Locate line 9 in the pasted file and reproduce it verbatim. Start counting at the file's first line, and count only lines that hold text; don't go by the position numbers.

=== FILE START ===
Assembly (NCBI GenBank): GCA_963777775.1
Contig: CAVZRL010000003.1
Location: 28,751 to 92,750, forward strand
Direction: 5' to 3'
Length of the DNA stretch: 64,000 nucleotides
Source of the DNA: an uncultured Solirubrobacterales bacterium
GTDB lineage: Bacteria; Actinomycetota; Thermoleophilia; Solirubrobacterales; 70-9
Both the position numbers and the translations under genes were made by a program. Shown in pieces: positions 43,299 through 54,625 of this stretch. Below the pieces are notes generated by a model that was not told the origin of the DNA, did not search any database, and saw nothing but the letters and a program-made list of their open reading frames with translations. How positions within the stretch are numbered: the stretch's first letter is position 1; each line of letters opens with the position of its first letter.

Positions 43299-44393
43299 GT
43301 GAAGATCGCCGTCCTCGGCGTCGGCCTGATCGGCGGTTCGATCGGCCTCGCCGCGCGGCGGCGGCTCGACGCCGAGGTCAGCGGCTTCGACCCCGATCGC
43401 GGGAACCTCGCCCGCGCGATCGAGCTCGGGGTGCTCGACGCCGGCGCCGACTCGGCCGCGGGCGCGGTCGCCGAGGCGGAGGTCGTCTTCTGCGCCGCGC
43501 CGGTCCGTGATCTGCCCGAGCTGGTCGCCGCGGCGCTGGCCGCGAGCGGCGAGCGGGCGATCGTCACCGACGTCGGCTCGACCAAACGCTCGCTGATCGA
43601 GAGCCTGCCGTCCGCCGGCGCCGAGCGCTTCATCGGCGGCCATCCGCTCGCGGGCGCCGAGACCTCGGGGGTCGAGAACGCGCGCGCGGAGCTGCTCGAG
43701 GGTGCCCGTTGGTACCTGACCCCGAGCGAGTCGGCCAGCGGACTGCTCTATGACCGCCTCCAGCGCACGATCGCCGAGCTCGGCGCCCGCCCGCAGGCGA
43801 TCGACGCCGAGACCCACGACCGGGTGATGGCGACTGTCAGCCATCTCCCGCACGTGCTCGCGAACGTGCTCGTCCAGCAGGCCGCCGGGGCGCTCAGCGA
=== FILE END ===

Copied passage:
Positions 43299-44393